East Greenwich Township voters set to weigh embattled school expansion referendum in January

Tuesday, November 02, 2010
By Rebecca Forand

EAST GREENWICH TWP. Voters will be asked again in January to consider a $25 million school building referendum, the township Board of Education has decided.

The Jan. 25 referendum calls for $18 million to be raised through taxation and $7 million to be supplied by a state grant. It would add a Pre-K classroom, four kindergarten classrooms and seven general classrooms to the Jeffrey Clark School and will include 14 classrooms, renovations to the gym, and expansions to the offices and the cafeteria at the Samuel Mickle School.

The referendum will impact the average homeowner in the township by $229 per year.

Voters rejected a similar proposal in September.

Faced with a growing population, the school district is expected to be above capacity in the next few years if the referendum is not passed. There is already a seven percent increase in enrollment in East Greenwich from last year, and the numbers are expected to continue to rise. A recent demographic study estimates that the combined populations of the two schools will rise by 500 by 2013.

"They need to know that we're out of space," said board President Adele Gallagher. "We need everyone to come out and vote, whether it's yes or no. Come out and have your voice heard."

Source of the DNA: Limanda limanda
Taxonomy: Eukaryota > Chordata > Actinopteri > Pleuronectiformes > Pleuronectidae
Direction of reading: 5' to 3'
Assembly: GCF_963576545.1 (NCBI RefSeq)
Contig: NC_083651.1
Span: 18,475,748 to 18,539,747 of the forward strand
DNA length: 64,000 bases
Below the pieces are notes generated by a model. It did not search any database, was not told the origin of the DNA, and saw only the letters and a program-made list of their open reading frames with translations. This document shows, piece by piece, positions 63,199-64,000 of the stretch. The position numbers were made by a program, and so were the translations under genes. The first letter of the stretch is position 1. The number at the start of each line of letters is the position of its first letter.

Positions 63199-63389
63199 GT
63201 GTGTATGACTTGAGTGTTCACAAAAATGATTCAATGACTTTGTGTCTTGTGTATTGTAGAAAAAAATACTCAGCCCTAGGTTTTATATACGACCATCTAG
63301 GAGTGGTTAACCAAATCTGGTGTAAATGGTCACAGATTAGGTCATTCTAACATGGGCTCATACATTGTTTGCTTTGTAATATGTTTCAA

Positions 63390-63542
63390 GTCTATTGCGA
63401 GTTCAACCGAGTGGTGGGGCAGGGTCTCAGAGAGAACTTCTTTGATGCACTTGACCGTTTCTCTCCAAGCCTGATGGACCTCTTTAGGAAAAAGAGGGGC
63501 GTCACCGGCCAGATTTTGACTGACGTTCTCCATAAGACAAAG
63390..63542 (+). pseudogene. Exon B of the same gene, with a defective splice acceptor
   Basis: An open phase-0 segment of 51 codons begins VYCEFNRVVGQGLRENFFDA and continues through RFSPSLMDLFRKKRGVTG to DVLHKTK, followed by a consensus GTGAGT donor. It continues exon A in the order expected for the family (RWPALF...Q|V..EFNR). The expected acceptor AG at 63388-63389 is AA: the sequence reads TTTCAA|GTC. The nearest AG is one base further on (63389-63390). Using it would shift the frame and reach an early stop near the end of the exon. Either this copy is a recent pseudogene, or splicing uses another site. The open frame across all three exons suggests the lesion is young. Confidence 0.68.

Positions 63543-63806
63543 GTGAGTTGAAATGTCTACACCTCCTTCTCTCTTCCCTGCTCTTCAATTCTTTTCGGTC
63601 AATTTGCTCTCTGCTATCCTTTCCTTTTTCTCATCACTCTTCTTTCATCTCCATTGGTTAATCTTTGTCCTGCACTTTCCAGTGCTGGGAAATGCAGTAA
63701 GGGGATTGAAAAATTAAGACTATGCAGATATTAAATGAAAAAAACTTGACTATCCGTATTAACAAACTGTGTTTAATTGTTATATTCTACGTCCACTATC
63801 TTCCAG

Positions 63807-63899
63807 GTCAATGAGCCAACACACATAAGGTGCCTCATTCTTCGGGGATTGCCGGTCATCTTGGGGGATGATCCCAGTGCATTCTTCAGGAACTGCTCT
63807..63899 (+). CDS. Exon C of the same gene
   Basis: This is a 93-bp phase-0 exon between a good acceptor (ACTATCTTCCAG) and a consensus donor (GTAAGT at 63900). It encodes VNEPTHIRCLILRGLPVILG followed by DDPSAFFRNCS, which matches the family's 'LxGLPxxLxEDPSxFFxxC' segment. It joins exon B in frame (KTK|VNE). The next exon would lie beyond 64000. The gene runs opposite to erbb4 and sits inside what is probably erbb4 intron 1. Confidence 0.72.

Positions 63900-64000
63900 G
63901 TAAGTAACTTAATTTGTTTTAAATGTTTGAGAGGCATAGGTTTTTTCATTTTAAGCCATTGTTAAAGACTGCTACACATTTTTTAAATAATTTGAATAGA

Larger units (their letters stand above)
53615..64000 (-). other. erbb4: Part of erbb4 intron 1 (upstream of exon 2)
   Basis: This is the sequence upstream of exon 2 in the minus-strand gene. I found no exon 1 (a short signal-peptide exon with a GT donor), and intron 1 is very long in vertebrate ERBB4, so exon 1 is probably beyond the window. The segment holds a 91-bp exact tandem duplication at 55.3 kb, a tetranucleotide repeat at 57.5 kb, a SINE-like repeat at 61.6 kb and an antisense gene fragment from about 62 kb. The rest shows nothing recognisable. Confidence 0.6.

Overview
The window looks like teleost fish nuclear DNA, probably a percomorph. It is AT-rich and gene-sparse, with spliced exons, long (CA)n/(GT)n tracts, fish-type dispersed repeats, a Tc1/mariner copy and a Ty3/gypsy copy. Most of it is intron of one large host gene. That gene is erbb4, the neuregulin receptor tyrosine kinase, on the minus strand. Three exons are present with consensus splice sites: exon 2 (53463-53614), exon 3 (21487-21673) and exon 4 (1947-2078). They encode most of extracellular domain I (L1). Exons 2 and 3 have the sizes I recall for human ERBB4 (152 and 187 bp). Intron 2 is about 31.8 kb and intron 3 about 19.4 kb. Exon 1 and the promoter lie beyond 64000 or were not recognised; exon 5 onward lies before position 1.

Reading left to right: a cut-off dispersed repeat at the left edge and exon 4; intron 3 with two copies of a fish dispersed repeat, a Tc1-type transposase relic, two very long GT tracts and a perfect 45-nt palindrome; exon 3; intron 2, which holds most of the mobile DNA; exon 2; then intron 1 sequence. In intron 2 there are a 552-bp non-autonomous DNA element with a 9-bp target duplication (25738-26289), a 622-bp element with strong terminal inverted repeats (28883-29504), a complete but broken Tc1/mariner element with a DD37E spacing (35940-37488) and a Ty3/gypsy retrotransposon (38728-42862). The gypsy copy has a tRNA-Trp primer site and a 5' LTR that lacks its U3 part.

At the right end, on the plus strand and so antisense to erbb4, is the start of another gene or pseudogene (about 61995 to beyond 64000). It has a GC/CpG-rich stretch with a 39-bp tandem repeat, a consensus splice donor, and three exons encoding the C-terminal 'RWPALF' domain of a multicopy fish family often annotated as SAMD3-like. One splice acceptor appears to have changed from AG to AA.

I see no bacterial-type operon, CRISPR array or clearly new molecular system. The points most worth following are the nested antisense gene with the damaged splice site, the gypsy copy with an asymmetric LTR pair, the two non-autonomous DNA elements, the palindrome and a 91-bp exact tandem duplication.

The school board hopes to be successful in this, its second and last chance to utilize the grant from the state before it is no longer available. Plans are to advertise heavily and utilize new ways to get the word out to voters.

More information will be added to the district's website, newsletters will be sent to all residents of the town and additional meetings with the community will be planned, beginning this month.

"We'll have more concentration in neighborhoods, particularly those with children in the family that aren't school age yet," said Superintendent Joseph Conroy.

Families with younger children will be targeted because they do not currently receive the school's phone calls which are the most direct way information is disseminated to the school community, officials said.

"What will happen is, if there is no longer space available, the class sizes will get bigger and then we will have to rent trailers. That's not what we want," Conroy said.

East Greenwich will also work with the Kingsway Regional school district in promoting its own referendum which is scheduled for Dec. 14. The two school districts plan to use each other's phone lists to further spread the word in order to have voters come out to both elections.

Kingsway's $31.1 million dollar plan, which includes $8.6 million from the state, calls for construction projects at both the middle and high schools with more than a dozen new classrooms at each school as well as expansions and additions to the cafeterias, gyms and offices. Being one of Kingsway's regional sending districts, East Greenwich residents will also be affected by the results of that referendum.

"We knew there would be a lot on the table for those two months, and rather than get into some competition we wanted to make sure people understood the two programs," Conroy said.


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